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Discussion Starter #1
Shortly after I bought a Burgman 650, I added a Powerlet socket through some of its tupperware, below my left thigh. I used this for five years, and found it ideal for plugging in my heated liner (and Battery Tender, too, as I replaced its SAE connector with a Powerlet plug). It doesn't have the cord get in the way, either while riding or getting on or off; the power connection for most heated gear comes out on your left side; if you choose, you can very easily connect or disconnect your cord from the socket while sitting down, e.g., just about to get going; and you can have a very short cord.

The first pic shows me on the Big Burger, with my TourMaster heated liner plugged in to the socket I added. BTW, shortly after that pic was taken, I gave that cord to a friend, and replaced it with a coiled cord from Gerbing's (the "Extension Cord Coil 90 Deg 4'" found halfway down the page at http://gerbing.com/Products/accessories.php ). If you're really old like me, you might remember those types of cords often found on telephones. This particular cord extends from about a foot to about four feet. I cut off the male coax plug and installed a Powerlet plug.

But I digress. On my XCT, I have the dash cigarette-lighter-style outlet, and I've used that a few times to power my liner (using my existing cord, and Powerlet's "Cigarette Plug To Powerlet Socket Cable," http://www.powerlet.com/product/cigarette-plug-to-powerlet-socket-cable/3 ). I also had the dealer install a Powerlet socket when the bike was new; they put that on the left front, waaay up front (about even with halfway down the front cylinder's finning), and I even used that once.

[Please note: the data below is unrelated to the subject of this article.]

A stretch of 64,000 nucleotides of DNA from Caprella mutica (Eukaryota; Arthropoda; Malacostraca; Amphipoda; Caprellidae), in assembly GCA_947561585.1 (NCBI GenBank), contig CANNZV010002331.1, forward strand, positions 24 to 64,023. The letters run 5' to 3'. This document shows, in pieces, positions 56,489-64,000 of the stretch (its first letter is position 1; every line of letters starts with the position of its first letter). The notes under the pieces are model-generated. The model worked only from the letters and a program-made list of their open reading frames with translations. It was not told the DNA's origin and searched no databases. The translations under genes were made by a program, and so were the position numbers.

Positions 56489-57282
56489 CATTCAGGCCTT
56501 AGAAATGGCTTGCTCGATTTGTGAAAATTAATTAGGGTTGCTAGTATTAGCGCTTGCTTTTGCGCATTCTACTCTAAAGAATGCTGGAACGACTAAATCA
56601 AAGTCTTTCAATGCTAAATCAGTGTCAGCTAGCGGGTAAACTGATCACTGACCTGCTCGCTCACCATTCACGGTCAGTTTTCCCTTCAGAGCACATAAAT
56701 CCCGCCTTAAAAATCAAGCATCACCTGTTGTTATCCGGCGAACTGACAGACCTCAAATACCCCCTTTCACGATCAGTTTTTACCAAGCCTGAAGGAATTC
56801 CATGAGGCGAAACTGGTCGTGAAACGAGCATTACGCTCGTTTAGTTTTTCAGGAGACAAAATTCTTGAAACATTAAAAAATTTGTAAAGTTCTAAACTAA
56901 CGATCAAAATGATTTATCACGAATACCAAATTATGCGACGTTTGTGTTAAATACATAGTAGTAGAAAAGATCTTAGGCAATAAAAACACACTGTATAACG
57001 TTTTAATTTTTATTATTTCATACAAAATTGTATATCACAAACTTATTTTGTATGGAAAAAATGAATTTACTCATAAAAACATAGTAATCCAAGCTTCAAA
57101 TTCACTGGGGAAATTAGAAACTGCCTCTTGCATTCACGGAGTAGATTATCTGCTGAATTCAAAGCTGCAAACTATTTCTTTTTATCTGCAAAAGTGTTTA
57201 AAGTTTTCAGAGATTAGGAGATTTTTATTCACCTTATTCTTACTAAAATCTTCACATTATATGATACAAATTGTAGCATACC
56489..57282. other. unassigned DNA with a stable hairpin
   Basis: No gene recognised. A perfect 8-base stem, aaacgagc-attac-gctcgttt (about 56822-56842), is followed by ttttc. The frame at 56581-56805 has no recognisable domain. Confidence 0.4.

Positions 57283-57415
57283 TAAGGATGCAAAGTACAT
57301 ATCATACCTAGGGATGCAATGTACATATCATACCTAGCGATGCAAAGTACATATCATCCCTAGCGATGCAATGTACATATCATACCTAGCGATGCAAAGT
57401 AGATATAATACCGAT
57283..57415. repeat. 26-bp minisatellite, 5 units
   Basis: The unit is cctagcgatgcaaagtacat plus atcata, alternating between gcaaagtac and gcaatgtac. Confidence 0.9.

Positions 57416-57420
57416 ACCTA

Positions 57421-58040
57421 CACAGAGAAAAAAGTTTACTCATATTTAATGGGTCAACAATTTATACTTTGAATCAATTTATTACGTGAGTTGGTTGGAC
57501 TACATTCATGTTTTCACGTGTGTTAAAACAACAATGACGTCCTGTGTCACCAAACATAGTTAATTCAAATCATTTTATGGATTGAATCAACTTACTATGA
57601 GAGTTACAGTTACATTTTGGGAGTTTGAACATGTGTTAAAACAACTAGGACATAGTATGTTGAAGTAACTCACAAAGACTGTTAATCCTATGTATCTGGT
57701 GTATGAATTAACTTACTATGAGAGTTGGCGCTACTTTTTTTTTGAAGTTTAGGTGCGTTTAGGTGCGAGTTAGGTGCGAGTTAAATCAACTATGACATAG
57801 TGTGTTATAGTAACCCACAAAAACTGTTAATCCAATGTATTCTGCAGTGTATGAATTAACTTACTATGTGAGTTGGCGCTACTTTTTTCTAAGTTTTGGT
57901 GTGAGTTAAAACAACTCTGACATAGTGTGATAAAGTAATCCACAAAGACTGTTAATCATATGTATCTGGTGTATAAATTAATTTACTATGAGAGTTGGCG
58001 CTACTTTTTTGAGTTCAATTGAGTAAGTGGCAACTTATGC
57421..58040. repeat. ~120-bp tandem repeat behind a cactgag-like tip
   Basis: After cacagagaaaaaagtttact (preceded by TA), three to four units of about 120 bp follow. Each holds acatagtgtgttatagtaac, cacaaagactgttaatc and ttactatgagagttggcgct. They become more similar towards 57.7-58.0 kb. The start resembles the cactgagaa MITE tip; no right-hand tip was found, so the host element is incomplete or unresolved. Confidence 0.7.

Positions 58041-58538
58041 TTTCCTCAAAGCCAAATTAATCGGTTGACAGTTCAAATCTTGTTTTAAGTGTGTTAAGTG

What I've wanted was a socket in the same place that I had it on the Burger, and I got around to that today. I drilled through the left side cover at what I believe is the only reasonable point to do so. I think it looks fine, with all the other black parts in the neighborhood. Incidentally, putting a socket sort of underneath the tank, in back, essentially eliminates most or all of the advantages of having it below your left thigh -- I want the cord on the outside of my leg, and your leg may block the whole thing, and I have BBob's heat shield in the area, etc.; that is, I'm aware of that spot, and vetoed it. And I don't mind drilling through tupperware.

...If, that is, I could determine the right spot, without screwing up. How I did that -- if anyone's interested in doing the same -- is described in agonizing detail on a page of my web site I just put up: http://www.billanddot.com/victory-xct-powerlet-in-side-cover/ .
 

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Shortly after I bought a Burgman 650, I added a Powerlet socket through some of its tupperware, below my left thigh. I used this for five years, and found it ideal for plugging in my heated liner (and Battery Tender, too, as I replaced its SAE connector with a Powerlet plug). It doesn't have the cord get in the way, either while riding or getting on or off; the power connection for most heated gear comes out on your left side; if you choose, you can very easily connect or disconnect your cord from the socket while sitting down, e.g., just about to get going; and you can have a very short cord.

The first pic shows me on the Big Burger, with my TourMaster heated liner plugged in to the socket I added. BTW, shortly after that pic was taken, I gave that cord to a friend, and replaced it with a coiled cord from Gerbing's (the "Extension Cord Coil 90 Deg 4'" found halfway down the page at http://gerbing.com/Products/accessories.php ). If you're really old like me, you might remember those types of cords often found on telephones. This particular cord extends from about a foot to about four feet. I cut off the male coax plug and installed a Powerlet plug.

But I digress. On my XCT, I have the dash cigarette-lighter-style outlet, and I've used that a few times to power my liner (using my existing cord, and Powerlet's "Cigarette Plug To Powerlet Socket Cable," http://www.powerlet.com/product/cigarette-plug-to-powerlet-socket-cable/3 ). I also had the dealer install a Powerlet socket when the bike was new; they put that on the left front, waaay up front (about even with halfway down the front cylinder's finning), and I even used that once.